One charming bit of naivete I see in economists is the idea that economics is fundamentally about the optimal allocation of resources to maximize social production. In some abstract theoretical universe this might be true, but in reality, economics is about power; it is about winning. Hence, people, especially people with a lot of money, are not trying to not lose, they are trying to win. They are trying to defeat their opponents. Hence, they cannot play conservatively, i.e. not to lose; even if their strategy is just naively sub-optimal, there are enough other people that some of them will get lucky and win big. The "conservative" strategy cannot (rarely) win big; the whole point is to balance big losers against big winners, and small losers against small winners. This asymmetry becomes even more pronounced in finance, because the big winners get to actually change the rules. Most notably, the rich socialize their own losses and privatize their gains. This tendency causes the financial market to crash (since the rich have no downside risk, they can make bets with negative long-term odds but the potential for short-term gains). Everyone, even the "conservative" investor, loses everything (or at least all his gains), and then state makes up the losses of the rich. ("Sure got a nice economy there. Be a shame if it were to burn down.")

The typical capitalist apologetic for this system is that it promotes innovation. The apologetic is half right. Unlike poker, real life has not only risk, but uncertainty. We have to make wildly speculative bets to create fundamentally new things. Everyone laughs at, but whoda thunk that a search engine and a discount bookstore would be the primary drivers of internet technology, productivity, and economic growth? The probability of any individual speculation paying off is so low, according to the apologetics, that the payoff must be correspondingly large, and that we cannot punish failure by economic "death." Otherwise, no one would ever take speculative bets, and we would have no (or very little) innovation.

However, there are two flaws in the capitalist apologia. First, the reward for winning speculative bets is not increased consumption (Bill and Melinda Gates and their family could not and have no intention of actually themselves consuming $50 billion of goods and services), but political power: the power to tell people (i.e. the workers) what to do and not to do.* There is no need to reward successful innovators with political power; there are plenty of alternatives, such as social status.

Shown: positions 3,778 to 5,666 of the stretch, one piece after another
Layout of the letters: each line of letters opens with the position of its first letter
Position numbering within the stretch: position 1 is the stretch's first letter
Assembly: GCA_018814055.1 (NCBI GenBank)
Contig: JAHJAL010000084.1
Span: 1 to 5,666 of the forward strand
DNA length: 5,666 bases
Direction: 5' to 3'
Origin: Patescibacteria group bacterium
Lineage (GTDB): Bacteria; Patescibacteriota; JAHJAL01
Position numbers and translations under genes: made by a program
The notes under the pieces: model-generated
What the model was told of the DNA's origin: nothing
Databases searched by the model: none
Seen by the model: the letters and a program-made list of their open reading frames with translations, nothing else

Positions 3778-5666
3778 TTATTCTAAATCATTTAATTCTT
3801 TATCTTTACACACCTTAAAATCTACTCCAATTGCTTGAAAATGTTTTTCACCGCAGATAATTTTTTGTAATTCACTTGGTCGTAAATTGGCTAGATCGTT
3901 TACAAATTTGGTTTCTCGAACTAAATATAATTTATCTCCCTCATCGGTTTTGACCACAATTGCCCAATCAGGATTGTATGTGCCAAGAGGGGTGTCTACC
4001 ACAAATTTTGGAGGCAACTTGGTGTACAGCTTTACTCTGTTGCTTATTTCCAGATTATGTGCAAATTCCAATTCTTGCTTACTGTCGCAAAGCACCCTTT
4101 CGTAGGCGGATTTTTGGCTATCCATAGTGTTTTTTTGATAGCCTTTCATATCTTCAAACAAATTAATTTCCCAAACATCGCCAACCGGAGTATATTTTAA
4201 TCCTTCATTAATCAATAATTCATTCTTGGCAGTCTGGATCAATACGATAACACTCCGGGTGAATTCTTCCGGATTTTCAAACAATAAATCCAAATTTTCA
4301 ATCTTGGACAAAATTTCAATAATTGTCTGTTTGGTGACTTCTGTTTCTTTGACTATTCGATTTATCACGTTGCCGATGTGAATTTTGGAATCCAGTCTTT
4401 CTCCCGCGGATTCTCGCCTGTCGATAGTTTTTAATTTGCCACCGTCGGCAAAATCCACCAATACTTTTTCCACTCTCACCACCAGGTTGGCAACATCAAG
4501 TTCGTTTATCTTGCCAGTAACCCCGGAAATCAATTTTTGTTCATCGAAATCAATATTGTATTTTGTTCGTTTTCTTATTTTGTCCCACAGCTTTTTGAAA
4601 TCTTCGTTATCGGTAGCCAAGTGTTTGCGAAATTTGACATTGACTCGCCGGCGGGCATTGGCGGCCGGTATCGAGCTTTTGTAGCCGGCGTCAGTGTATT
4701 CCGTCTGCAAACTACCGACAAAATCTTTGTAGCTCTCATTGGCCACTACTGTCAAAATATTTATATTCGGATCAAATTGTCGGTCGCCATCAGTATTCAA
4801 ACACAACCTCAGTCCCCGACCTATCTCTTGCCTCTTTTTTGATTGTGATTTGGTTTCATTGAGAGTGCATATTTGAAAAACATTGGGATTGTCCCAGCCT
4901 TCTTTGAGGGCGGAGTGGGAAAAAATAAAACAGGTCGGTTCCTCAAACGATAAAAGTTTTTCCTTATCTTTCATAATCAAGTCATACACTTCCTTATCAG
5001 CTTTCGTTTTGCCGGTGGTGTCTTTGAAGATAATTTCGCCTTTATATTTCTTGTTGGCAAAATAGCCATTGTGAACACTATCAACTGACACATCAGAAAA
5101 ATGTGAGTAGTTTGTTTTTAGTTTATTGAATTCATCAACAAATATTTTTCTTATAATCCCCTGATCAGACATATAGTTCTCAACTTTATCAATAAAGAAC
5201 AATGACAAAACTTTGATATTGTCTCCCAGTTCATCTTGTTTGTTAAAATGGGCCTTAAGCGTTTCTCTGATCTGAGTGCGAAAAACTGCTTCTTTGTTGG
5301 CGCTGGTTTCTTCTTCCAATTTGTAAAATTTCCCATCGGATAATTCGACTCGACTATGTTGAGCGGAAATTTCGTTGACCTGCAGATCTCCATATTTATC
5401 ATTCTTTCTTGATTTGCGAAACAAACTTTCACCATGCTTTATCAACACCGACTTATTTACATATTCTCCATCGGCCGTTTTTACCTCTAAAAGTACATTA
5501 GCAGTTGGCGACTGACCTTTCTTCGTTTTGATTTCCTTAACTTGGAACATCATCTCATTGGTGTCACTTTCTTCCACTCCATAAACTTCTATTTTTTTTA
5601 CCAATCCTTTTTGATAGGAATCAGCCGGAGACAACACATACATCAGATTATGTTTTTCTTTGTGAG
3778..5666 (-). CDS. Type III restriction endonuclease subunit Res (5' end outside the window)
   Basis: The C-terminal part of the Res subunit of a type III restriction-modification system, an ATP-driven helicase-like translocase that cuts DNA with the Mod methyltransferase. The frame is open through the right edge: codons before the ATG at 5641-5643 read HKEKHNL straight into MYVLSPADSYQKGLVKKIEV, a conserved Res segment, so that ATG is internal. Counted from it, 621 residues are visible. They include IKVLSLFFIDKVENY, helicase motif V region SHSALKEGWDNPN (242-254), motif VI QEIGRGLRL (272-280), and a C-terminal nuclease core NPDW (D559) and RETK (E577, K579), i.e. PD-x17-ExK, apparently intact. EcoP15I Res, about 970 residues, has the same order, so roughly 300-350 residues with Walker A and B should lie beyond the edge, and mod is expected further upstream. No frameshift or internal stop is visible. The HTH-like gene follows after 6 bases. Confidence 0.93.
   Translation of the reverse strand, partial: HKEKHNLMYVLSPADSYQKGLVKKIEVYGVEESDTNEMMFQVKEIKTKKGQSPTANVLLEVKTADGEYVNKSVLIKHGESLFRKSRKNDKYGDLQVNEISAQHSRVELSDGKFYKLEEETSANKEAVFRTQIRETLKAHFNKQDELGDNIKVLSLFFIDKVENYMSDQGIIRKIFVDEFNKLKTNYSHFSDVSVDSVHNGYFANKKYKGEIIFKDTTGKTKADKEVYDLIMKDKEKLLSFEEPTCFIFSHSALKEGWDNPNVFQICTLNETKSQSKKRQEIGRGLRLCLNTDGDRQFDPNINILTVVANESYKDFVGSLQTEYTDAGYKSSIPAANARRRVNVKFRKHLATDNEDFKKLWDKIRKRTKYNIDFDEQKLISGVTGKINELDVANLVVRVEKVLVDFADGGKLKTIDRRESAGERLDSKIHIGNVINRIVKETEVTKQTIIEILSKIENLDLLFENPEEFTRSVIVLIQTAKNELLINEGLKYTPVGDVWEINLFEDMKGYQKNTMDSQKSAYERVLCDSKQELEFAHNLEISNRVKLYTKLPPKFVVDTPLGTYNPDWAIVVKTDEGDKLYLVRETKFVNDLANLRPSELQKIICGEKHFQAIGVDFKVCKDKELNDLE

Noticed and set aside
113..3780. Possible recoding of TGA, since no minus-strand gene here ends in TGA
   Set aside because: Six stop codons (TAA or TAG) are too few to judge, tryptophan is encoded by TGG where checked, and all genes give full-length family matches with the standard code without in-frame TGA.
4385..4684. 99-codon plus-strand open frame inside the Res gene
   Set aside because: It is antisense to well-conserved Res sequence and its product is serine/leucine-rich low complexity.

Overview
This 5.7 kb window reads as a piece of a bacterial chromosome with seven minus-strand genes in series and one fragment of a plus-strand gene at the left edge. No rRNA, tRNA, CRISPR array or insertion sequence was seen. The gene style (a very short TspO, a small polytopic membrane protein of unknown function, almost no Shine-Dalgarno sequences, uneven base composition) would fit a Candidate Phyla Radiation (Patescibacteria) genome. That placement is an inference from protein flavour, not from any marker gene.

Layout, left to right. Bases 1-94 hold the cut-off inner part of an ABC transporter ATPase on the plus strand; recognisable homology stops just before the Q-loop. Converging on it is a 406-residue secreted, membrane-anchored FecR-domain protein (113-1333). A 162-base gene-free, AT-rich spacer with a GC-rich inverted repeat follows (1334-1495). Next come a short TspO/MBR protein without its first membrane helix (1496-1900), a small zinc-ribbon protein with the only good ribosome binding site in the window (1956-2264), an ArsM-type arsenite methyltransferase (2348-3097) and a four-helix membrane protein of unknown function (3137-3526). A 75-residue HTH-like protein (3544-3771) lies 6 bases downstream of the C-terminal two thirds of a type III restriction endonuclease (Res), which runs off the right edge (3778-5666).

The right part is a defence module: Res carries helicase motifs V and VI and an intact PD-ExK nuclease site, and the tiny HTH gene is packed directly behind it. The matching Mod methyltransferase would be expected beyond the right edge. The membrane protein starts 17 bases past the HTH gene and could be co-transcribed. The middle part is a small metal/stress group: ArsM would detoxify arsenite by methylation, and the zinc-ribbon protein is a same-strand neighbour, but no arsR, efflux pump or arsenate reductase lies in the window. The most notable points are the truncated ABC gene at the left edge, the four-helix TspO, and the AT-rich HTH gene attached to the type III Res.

*It you think that power is actually held by our elected representatives in the official government, you are hopelessly naive.

Either people "naturally" (i.e. without special, artificially constructed incentives) want to be innovative, or they do not. (More generally, they might or might not want the fruits of innovation more than they dislike the process of innovation.) If we do not naturally want to be innovative, why should we as a society encourage such behavior? If we naturally do want to be innovative, then instead of creating powerful positive incentives, it is sufficient to only remove negative incentives: do not punish people for trying to innovate and failing.

(The other apologia for capitalism is that most people are stupid, lazy, and irrational; they must be ruled for their own good. "Democracy" is at worst a sham and at best just a check on the most egregious corruption of the elite. As a democrat, I reject this premise, for what I think are good reasons.)

That's why I am coming to believe that finance should be entirely public, run by the government. The government can afford to play conservatively, i.e. to play to not lose. Most of our economy, the economy of food, clothes, houses, electricity, water, cars, gasoline, etc., is a game we want to play to not lose. For the rest, encourage small-scale innovation by removing the negative incentive of losing a year's pay trying to innovate: give everyone a free year to try something innovative (a person would have to prove only that she is not going to sit around for a year watching TV); if they're successful, give them some publicity and another year or two to continue being innovative. If they're unsuccessful, they've lost nothing. For the "big bets," innovations that are beyond the scope of the individual or small group, we should vote; why should a private person individually decide how to innovate with the labor of thousands or millions?

Such a society might not be as innovative as full-throttle innovate-or-die capitalism, but I think it will still have substantial innovation and would definitely be a happier society for everyone.